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Children in Akron are dying one after another.

The Summit County Medical Examiner’s Office reports four children, all under the age of 18, have been killed since June and five total so far this year. Their cases were all ruled homicides.

“It’s gone too far you know enough is enough,” said Akron City Council President Margo Sommerville, president-Ward 3. “Our communities need restoration because they’re being destroyed, and gun violence is doing just that.”

The death toll includes 8-year-old Mikayla Pickett who was shot at a home on Roselle Avenue Friday night. Akron police say a bullet pierced her back. She died later at the hospital.

“It’s numbing. You can’t put that into words,” said Lt. Michael Miller, Akron Police Spokesperson.

The 911 calls came in just before midnight. Officers say a group of teens were hanging out at the home at the time. When they arrived, they say they found Pickett’s body in the back yard. Investigators believe the shooters fired multiple shots from outside. Miller says conversations are already underway to increase and improve patrol throughout the city.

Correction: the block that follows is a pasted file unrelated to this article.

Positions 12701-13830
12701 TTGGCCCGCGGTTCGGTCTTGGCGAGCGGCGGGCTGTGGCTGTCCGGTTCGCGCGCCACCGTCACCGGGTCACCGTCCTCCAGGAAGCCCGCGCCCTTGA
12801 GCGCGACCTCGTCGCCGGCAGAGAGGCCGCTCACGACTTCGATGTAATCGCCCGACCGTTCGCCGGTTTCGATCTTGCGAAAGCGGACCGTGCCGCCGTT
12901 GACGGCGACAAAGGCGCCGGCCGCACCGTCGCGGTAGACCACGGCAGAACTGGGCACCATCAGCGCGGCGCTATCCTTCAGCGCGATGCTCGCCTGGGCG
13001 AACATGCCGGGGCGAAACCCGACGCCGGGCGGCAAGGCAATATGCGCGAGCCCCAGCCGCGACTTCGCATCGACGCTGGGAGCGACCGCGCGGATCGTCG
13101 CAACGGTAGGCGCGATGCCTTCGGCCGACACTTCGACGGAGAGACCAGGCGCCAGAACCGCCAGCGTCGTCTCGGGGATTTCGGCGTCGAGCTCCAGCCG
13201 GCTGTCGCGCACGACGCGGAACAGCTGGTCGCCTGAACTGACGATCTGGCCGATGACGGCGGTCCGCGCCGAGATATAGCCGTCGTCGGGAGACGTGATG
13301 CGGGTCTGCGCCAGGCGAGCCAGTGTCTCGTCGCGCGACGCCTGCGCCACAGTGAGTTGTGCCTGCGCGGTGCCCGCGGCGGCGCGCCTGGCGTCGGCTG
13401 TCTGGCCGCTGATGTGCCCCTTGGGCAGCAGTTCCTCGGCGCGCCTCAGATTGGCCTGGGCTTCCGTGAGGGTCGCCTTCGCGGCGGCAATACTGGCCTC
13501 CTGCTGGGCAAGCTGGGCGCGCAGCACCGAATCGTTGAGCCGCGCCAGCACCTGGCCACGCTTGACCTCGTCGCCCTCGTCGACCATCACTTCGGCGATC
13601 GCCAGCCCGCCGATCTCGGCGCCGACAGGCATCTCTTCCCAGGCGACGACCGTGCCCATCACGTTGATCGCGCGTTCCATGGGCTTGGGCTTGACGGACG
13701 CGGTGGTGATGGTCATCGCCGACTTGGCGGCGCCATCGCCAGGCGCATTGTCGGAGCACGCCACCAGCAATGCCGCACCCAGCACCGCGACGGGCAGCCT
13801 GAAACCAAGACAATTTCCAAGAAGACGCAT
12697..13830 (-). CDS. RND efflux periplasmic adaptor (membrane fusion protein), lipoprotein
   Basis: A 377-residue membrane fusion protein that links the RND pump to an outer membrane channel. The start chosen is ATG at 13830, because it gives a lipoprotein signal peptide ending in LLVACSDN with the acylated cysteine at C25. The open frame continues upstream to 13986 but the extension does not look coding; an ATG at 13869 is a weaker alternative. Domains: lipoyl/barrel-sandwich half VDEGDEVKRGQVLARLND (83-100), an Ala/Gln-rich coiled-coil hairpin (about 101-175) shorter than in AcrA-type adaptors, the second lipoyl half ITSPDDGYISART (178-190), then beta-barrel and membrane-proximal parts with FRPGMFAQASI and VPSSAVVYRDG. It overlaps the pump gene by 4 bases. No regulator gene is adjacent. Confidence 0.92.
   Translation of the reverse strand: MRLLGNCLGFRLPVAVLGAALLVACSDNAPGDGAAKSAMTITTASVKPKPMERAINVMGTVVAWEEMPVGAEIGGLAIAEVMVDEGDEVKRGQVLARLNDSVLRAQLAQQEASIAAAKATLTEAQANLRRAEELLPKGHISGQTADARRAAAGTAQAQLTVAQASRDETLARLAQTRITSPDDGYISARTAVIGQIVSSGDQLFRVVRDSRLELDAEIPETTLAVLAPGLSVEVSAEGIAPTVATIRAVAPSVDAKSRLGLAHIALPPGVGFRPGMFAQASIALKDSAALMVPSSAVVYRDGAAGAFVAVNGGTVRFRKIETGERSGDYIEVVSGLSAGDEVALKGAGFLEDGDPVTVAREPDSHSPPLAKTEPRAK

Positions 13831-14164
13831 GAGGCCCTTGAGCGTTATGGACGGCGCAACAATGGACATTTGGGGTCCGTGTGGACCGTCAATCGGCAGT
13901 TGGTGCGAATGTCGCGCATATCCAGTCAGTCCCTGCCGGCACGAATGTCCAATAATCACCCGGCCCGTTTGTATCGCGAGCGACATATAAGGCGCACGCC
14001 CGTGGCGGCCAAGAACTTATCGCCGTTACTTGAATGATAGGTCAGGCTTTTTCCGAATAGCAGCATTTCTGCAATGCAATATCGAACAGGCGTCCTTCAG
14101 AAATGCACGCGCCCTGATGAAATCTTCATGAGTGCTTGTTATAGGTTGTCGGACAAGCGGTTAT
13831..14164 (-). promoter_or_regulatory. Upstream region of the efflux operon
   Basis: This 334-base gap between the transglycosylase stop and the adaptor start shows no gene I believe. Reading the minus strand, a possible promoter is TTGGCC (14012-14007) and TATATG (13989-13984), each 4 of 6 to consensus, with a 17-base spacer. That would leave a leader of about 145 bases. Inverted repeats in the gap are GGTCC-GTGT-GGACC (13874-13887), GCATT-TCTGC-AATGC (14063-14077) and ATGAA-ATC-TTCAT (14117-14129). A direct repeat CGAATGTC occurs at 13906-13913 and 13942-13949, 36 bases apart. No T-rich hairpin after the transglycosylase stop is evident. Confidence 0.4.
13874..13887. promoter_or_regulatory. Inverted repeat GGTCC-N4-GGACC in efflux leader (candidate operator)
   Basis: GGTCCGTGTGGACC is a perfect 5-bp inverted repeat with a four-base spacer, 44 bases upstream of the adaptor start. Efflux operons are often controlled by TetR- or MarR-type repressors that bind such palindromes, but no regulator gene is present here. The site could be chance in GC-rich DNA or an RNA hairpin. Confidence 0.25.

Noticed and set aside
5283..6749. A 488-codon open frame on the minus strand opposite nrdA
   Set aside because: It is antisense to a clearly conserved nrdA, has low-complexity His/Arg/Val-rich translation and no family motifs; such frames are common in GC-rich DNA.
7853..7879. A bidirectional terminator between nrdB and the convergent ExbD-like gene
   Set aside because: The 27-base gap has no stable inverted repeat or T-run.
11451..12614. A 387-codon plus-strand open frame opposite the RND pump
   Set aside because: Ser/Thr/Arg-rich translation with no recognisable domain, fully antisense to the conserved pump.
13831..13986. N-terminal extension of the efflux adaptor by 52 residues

“It’s priority one for us. Violent crime in general, but certainly any crime that involves a child,” Miller said. “It’s something that has our full attention.”

Just hours before that shooting, a vigil was taking place just a few miles away hosted by a group called “Just a dad from Akron.” Their ongoing message of peace was punctuated by yet another act of violence.

“I can’t imagine, like the family of eight-year-old girl, it just gives me the chills like and makes me like very upset for real,” said founder Kenny Lambert.

Pickett’s case has now been added to the list of others still under investigation.

“I’ve known some of these families, so you know being a mother myself I cannot imagine, but that’s what gun violence is doing. It’s making it difficult for people to live in their communities, to enjoy the neighborhoods. They’re afraid to sit on their porches. They’re afraid to have their children being outside to play just because they’re not sure who might drive up the block and begin to spray bullets,” said Sommerville. “We’ve got to begin to solve some of these unsolved murders, but we cannot do that without the help of the community.”

Anyone with information is encouraged to call the Akron Police Department Detective Bureau at 330-375-2490 or 330-375-2Tip.

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The Reporter Newspaper
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